Don't forget to grab your copy of Jerusha Agen's This Dance. It's FREE on Kindle today and tomorrow. The other books in her Sisters Redeemed Series are also available in print and on Kindle to complete your collection: This Shadow and This Redeemer.

Today's the last day to get Fay Lamb's Charisse for FREE on Kindle, so be sure to grab yours and tell your romance-loving friends to get their copy. And don't forget about the next book in this series, Libby. She's quite the character, and there's a hunky hero involved in her story, in case you're interested. 

Join more of the Five Golden Days of Christmas here:


Thursday's Blogs:


Fay Lamb: On the Ledge: A Special Gathering

Sheryl Holmes: Created to Crave


Wednesday's Blogs:

Tuesday's Blogs:


PNP: Cancer Survivor and Mom of Nine Offers Hope All Year Long
Tracy Ruckman: Christmas at Rumi Rancho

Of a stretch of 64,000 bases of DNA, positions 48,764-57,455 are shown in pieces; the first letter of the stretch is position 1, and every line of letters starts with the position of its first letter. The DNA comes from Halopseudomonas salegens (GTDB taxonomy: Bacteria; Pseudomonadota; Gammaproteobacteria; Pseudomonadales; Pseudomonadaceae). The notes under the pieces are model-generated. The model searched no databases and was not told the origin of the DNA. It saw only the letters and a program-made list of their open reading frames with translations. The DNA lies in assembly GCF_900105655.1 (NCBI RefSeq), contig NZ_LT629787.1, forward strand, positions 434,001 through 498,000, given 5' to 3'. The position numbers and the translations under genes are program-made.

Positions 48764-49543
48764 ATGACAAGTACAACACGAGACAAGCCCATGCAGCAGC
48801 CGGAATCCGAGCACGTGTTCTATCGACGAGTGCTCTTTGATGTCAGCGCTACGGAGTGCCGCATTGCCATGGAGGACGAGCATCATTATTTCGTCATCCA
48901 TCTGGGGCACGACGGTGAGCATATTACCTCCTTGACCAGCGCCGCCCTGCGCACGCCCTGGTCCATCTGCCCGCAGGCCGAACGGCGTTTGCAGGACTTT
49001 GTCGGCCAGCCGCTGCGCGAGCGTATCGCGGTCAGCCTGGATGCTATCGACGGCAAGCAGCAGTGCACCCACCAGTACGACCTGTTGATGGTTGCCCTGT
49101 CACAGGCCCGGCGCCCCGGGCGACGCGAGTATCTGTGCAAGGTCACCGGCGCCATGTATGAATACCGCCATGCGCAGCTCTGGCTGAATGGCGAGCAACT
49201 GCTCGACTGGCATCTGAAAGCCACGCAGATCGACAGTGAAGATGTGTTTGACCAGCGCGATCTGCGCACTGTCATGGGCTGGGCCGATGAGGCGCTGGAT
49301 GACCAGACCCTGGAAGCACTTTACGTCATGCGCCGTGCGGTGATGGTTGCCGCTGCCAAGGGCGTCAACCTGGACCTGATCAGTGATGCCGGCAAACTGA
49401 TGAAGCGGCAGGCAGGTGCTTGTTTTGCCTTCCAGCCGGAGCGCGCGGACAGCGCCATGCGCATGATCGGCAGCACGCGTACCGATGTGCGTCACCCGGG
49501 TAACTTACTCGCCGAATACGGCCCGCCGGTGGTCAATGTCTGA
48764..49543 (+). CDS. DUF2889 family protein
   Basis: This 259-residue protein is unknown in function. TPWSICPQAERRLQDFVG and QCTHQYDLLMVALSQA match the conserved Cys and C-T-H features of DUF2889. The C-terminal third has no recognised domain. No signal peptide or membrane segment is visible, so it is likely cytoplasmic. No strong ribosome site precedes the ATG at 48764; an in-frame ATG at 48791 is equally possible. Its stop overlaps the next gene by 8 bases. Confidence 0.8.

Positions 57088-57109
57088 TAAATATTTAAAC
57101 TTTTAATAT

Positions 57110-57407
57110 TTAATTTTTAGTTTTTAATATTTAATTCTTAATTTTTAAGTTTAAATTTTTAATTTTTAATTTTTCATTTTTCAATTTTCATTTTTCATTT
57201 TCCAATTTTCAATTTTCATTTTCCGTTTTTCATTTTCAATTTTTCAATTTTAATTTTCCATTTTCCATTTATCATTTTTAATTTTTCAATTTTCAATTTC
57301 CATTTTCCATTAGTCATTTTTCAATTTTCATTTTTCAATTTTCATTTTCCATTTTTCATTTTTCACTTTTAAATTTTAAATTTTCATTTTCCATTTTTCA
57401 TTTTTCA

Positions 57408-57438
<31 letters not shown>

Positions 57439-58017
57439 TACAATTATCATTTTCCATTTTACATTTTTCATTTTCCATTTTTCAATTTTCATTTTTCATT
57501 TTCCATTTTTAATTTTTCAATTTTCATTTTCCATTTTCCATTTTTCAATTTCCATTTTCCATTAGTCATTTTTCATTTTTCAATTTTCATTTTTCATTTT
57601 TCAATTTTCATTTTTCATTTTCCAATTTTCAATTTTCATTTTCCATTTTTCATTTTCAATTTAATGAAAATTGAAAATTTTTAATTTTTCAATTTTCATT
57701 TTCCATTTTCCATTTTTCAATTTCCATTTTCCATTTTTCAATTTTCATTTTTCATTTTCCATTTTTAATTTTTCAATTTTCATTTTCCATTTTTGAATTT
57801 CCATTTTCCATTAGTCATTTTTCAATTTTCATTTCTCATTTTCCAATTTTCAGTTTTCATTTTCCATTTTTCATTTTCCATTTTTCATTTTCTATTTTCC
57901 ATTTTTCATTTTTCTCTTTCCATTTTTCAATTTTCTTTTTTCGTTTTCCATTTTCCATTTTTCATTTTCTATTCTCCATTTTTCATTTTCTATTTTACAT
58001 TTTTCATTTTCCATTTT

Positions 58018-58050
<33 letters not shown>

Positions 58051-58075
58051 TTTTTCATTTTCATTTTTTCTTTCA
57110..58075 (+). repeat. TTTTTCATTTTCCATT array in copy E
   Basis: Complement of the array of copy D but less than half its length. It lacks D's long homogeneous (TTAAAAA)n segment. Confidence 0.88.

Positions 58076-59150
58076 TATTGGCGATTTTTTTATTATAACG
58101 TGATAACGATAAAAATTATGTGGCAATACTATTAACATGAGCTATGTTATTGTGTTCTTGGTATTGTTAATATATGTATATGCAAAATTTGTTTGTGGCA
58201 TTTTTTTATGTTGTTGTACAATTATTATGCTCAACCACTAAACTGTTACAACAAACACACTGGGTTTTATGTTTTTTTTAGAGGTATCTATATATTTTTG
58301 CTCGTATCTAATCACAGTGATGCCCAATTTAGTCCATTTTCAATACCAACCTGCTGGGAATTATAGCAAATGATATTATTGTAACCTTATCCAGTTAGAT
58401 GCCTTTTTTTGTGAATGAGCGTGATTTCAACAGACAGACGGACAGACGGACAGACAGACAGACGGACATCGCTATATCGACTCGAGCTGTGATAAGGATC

Julie Arduini: The Focus of Christmas
Fay Lamb: On the Ledge: A Very Special Mom

Monday's Blogs:

Sheryl Holmes: Give Hope: Carry!


And be sure to mark your calendar! We're having a Facebook Party on Friday, December 5, and you're invited! We're giving away books, jewelry, Christmas ornaments, a Nativity, gift cards, and more! 



Wednesday, December 3, 2014

Immersed in the 1920s as Historical Fiction Writer


Certain decades intrigue me more than others, although I've never quite figured out why. Are you that way? The 1920s is one of the decades I'm drawn to, and one of our authors transports us to those Roaring 20s with her novels.

Betty Thomason Owens is the author of Amelia's Legacy, the first book in her Legacy Series. I had the privilege of meeting and hanging out with her at the Catch the Wave conference this year - she's one of those people you just want to hang around forever! She'll be at our Facebook party this Friday, so drop by with some questions for her. She's giving away a beautiful 1920s-inspired necklace too!